Justin Fields ready to prove himself once again for the Chicago Bears

One storyline for the Chicago Bears throughout the offseason has been the status of quarterback Justin Fields. The 11th overall pick in the 2021 NFL Draft has been the second quarterback on the team’s depth chart since being drafted, speculation about when Fields will start continues to arise.

For those who followed Fields throughout his college career, the Georgia native originally committed to the University of Georgia where he was a backup during his freshman year in 2018, before transferring to Ohio State for his 2019 season. Now in the NFL, Fields is once again tasked with sitting and learning behind veteran Andy Dalton to earn the starting job, something he’s had to do in the past.

“Just getting better everyday,” Fields said via the Bears official Youtube page. “I mean, I’ve been in a situation like this before and all I did was get better. I feel like if you can control what you can control and come to work everyday with a positive attitude and a want to get better then there’s no stopping you.”

Hard work, dedication, and commitment are three traits that Fields has continued to showcase throughout his college career and as a rookie in the NFL. Add in resiliency, something that was on display throughout the 2020 season for Ohio State, and its clear Fields is the perfect fit for a fanbase starving for a franchise quarterback.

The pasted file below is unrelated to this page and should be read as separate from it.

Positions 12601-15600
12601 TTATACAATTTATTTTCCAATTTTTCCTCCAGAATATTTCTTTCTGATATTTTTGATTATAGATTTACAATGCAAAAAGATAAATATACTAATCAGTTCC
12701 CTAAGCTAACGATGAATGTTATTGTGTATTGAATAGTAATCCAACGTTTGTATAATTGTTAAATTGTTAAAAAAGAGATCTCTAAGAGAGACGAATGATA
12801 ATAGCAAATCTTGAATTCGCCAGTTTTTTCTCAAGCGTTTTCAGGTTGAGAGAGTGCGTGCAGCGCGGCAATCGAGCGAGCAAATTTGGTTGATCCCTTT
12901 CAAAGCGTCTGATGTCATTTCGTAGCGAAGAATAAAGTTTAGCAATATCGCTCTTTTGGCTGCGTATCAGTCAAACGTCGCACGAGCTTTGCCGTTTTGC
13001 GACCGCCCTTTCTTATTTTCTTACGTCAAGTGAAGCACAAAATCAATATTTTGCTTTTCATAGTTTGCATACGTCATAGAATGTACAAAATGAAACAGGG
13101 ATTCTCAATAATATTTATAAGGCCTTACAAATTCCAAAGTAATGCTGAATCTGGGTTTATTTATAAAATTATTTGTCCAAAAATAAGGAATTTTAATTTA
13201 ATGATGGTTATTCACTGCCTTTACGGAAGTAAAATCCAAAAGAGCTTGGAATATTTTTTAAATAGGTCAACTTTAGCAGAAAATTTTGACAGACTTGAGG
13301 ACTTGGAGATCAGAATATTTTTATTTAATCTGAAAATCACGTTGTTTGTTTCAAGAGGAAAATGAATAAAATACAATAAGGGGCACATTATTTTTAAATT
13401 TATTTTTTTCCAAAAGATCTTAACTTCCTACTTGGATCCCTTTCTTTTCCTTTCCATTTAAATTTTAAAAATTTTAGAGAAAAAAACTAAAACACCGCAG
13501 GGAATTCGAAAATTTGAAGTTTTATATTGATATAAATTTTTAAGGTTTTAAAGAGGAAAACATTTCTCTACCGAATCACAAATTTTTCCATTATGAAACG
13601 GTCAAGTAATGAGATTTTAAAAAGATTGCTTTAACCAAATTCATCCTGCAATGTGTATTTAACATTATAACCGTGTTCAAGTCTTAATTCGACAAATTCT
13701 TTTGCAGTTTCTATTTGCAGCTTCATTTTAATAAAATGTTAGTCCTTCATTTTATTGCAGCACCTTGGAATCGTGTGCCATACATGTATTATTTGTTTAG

“Great things don’t happen all at once. I’m just going to be patient,” Fields said. “I’ve been in this situation before where I’ve had to learn behind a guy, so this is nothing new for me. I’m just going to take it day by day, get better each and everyday. I’m going to trust coach Nagy and the whole coaching staff here to develop me and make me the best quarterback I can be.”

As Fields rookie season progresses, patience will be required from every side, from fans to coaches to the Bears front office. Fields’ past has shown that everytime he’s needed to prove himself, he’s done and proven himself at a high level, something that will be on display once again throughout 2021.

Did The Chicago Bears Create The NFL’s Newest Dynamic Duo?

New York Giants, Sam Beal

It appeared that the Chicago Bears’ offense was destined to fail heading into the 2021 offseason. After abysmal showings in 2019 and 2020, there seemed to be no light at the end of the tunnel. In April, there were questions on who would be Chicago’s QB1 entering 2021. Would Allen Robinson return for the 2021 season? Are the Bears adding depth at the wide receiver and tight end positions? What is going on doing with the offensive line?

Fortunately, we got answers to these questions. First, the Chicago Bears found a way to keep Allen Robinson around for the 2021 season by getting the talented wideout to sign his franchise tender, show up to training camp, and play an active role in the organization. Then in the 2021 NFL Draft, the Bears added potential franchise quarterback Justin Fields, stud tackle Teven Jenkins, and a mountain of a guard in Larry Borom.